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Technology: Friend or Foe

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Flying cars, time travel and computers built into our body- that is what I thought about when I thought about the future of technology as a child. Now, as an adult, I have begun to wonder if the impact of technology has been positive or a negative. Is technology bringing us together or separating us further? Are we smarter because of the instant access to billions of websites containing information on everything you can think of, or are we more unwise? I would love to ask the many people who had a hand in making the world wide web what it is today if they regret it. While researching this topic, I came across many opinions. There is no doubt that technology has indeed added convenience to our lives, but I wonder if it is enhancing our intelligence. I do not foresee a drop-in technology usage anytime soon. My opinion changes from day to day, which is why I decided to use this as my essay topic. I will be discussing two conflicting articles dealing with the aforementioned issues, while showcasing the finer points in both and elaborating a little on the sources they used in their articles to back their opinions. The first article is written by Hermann Maurer and is titled “Does The Internet Make Us Stupid?” The second article is written by Marc Prensky and is titled “H. Sapiens Digital: From Digital Immigrants and Digital Natives to Digital Wisdom.”

Technology Foe?

Mark Bauerlein, a 57-year-old college professor of English at Emory University, writes in his book “The Dumbest Generation,” “the intellectual future of the United States looks dim” (Herman, 2015). No one would agree with Mark Bauerlein more than Herman Maurer, who mentions him in his article and goes on to point out that Bauerlein’s book is hilariously sub titled “How the Digital Age Stupefies Young Americans and Jeopardizes Our Future (Or, Don’t Trust nyone Under 30)” (Herman, 2015). In addition, he goes on to state that Bauerlein was probably also the first to diagnose that ICTs are increasing the generation gap, since young people, in their effort to be “in,” learn increasingly more from peers, than adults learn from one another (Herman, 2015). Herman Maurer also talks about Carr, writer of “The Shallows: What the Internet Is Doing to Our Brains”. Carr stresses one aspect that has been recognized by neuroscience and brain science for some time: use of new technology comparable to the internet creates new habits and changes the brain (Carr, 2008). The plasticity of the brain can work against us by reinforcing certain behavior (Carr, 2008). Carr gives an excellent example of how our brains have been changed by the internet down to the way we read and write (Carr, 2008).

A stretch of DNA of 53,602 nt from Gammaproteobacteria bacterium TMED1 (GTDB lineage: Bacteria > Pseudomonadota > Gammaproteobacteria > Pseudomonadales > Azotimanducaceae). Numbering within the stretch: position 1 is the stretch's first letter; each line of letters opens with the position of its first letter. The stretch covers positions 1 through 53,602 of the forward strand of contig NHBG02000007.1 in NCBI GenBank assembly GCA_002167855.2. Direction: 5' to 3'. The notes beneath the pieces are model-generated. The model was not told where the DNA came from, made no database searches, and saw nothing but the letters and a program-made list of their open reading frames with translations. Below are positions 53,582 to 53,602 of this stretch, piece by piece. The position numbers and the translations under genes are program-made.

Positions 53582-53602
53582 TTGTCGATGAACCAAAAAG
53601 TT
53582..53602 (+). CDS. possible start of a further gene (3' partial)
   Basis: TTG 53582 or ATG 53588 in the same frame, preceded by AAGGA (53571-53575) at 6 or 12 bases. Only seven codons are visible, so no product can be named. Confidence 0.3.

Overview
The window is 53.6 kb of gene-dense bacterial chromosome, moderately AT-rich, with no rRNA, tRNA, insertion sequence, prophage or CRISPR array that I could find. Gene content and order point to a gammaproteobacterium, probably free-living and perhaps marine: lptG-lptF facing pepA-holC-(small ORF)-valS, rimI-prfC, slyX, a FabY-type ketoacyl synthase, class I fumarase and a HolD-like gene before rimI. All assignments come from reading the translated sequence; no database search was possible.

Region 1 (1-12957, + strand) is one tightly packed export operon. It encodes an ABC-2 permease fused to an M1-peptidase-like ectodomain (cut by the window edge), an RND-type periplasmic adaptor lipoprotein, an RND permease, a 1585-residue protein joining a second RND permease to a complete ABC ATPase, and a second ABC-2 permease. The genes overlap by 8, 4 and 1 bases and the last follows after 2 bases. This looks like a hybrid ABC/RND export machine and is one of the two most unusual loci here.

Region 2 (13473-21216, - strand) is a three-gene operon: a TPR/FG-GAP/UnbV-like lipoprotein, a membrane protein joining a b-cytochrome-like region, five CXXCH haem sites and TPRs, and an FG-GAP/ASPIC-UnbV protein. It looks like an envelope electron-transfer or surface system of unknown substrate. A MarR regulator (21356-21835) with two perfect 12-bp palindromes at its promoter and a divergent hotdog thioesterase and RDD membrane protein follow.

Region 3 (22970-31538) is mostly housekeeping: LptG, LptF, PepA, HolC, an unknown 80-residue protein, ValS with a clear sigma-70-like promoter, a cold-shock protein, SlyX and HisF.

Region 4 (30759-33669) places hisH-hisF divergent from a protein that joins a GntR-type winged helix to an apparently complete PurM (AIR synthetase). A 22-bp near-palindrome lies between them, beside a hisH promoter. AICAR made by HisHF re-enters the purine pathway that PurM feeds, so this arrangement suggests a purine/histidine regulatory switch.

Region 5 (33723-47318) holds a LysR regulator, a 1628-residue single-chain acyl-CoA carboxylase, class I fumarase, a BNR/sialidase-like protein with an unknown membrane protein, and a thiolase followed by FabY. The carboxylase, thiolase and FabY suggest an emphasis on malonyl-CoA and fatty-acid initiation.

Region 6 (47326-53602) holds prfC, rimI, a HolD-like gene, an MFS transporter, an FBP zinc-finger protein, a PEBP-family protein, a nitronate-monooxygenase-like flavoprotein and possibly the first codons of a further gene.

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This contributes to the environment of notification technology. One example Carr uses, is the fact that newspapers have made their articles shorter since people’s attention span has shortened due to technology (Carr, 2008). All the authors mentioned in his article share one concern, fear for our future. They emphasize loss of brain function. The author of the article, Hermann Maurer, goes on to talk about how he feels we are headed towards a global attention deficit syndrome (Herman, 2015). Maurer feels that we spend so much time on our phones and on the internet, whether it is YouTube, Facebook, Instagram, emails, text messaging, snapchat and even binge-watching television(etc), that we are lacking in spending time doing meaningful and productive things (Herman, 2015). Whether it be texts or social media or even and that feeling when you are really into a show and it leaves you on a cliff hanger every commercial notification can be addictive. One can see how this could make someone not be able to do the things that really matter or concentrate on other things such as reading a book. Easy access to bites of information causes people to be less likely to memorize facts because they simply do not need to (Carr, 2008). This alone threatens how well our memory works (Carr, 2008). Some may have seen this in their own memory with spelling.